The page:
young music student Susan Roberts (Stefanie Powers) travels to
a secluded villa in France to visit the family of her idol, the
late composer Henry Ryman. She has grand plans to write a thesis
on the famous musician and has been granted total freedom of the
house by his widow Danielle (Margaretta Scott) to conduct her
research, including access to his personal papers. Also in residence
is the widow's wheelchair-bound paraplegic son Georges (James
Olson). While all seems pretty normal and pleasant at first, Susan
is soon faced with a household of odd activity and strange sights...
with matriarch Danielle smiling the whole time but clearly hiding
something. Georges, who is hopelessly addicted to heroin, has
reoccurring hallucinations about someone with his own face attacking
him whenever he's in bed with a woman.
Susan comes to realize that she looks a lot like poor Georges'
ex-fiancée Catherine (Kirsten Betts), who apparently once lived
in the house but is no longer around. Interesting. As Danielle
makes Susan's visit increasingly awkward, she comes to worry that
her ambitious writing project might be putting her into a nightmare
controlled by someone with dark designs on her life.
obviously one of the long line of psychological thrillers that
Hammer (and plenty of other studios) were cranking out by the
bucket load in the late '60s, Crescendo
elevates itself above the pack in several ways. The script,
co-written by Jimmy Sangster, is one of his more interesting efforts
in that, while stealing wholesale from earlier movies from his
own pen such as Paranoiac, Scream
of Fear, Nightmare
and Hysteria, he added enough things
to the stew to make it a bit fresher than it really should be.
After all — the plot is essentially the exact same damned thing
as three of the four movies I just mentioned! I used to wonder
if Sangster wrote a whole new screenplay each time Hammer asked
for one of these tales or just scratched out the old names and
replaced them. But this is film we're talking about here.
A certain amount of stealing is expected and even lauded if you
can make it somehow entertaining. From what I've read, the screenplay
was originally written by Alfred Shaughnessy in the mid 1960s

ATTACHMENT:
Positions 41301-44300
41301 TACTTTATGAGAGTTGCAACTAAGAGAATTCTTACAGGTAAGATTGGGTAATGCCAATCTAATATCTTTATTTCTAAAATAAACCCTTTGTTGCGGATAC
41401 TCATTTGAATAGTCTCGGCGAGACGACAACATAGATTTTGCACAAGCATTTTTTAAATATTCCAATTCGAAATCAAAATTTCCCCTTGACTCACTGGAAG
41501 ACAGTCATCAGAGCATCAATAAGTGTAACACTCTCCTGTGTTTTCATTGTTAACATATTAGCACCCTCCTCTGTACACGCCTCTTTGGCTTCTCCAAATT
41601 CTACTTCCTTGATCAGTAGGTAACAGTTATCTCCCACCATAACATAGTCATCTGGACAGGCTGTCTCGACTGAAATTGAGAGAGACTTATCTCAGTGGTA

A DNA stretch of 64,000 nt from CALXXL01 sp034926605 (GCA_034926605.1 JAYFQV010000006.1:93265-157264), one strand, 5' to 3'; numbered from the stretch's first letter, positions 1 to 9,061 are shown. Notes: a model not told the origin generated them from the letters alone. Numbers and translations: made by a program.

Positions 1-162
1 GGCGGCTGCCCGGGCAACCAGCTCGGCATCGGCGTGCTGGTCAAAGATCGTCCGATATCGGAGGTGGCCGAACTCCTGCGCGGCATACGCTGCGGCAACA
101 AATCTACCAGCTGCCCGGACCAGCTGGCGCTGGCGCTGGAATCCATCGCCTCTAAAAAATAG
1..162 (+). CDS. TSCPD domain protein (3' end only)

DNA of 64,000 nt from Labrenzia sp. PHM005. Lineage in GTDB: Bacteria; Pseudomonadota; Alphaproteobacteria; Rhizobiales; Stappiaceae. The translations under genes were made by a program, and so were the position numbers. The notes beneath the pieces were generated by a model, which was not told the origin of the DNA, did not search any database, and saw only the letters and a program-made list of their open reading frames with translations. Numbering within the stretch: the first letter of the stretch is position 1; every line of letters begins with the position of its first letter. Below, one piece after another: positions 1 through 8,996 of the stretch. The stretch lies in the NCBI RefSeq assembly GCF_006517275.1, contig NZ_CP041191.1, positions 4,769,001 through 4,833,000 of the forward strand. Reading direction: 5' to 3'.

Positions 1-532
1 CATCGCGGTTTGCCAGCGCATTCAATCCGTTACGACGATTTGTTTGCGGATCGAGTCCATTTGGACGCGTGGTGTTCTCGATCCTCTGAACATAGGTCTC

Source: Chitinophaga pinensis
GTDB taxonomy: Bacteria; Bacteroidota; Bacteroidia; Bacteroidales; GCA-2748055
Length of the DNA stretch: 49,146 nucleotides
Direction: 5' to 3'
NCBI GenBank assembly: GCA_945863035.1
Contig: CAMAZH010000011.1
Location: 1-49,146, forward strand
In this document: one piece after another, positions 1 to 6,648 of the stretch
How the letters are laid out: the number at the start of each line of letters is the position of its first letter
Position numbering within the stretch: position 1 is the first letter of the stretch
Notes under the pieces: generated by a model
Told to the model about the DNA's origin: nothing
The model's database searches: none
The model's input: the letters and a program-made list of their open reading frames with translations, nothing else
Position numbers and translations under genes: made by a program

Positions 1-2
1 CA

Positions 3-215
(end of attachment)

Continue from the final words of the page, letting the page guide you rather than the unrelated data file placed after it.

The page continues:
and at that time a young Michael (Witchfinder
General) Reeves became interested in directing the project.
But with Reeves' death the project got batted around until Sangster
was put on the case for a rewrite. Its possible the filtering
of someone else's work may account for this film's extra dollop
of interest or at least its entertaining divergences from earlier
stories of the same type. Of course, I'm tempted to give some
credit to director Alan Gibson as I've always been entertained
by his often mocked '70s twofer of Dracula
A.D. 1972 and The
Satanic Rites of Dracula but the truth is the director's
hand is only strongly felt a few times. Gibson does a good job
with this story but another competent filmmaker could have probably
done just as well.
are some real stand out elements on display that make this well
worth seeing. First — I loved the bookend shot-on-location sections
at the beginning and end of the film. As the entire center of
the movie takes place in the house/on a (good) set, having the
real locations there in those places made Susan's arrival and
departure seem very much like entering and leaving another world.
Almost as if her stay in the French house of her musical hero
and his bizarre family was a dream turned nightmare she was lucky
to awaken from. Recently a buddy pointed out the similarity of
this bracketing device to Mario Bava's Lisa
and the Devil (1972) and the movie certainly has a similar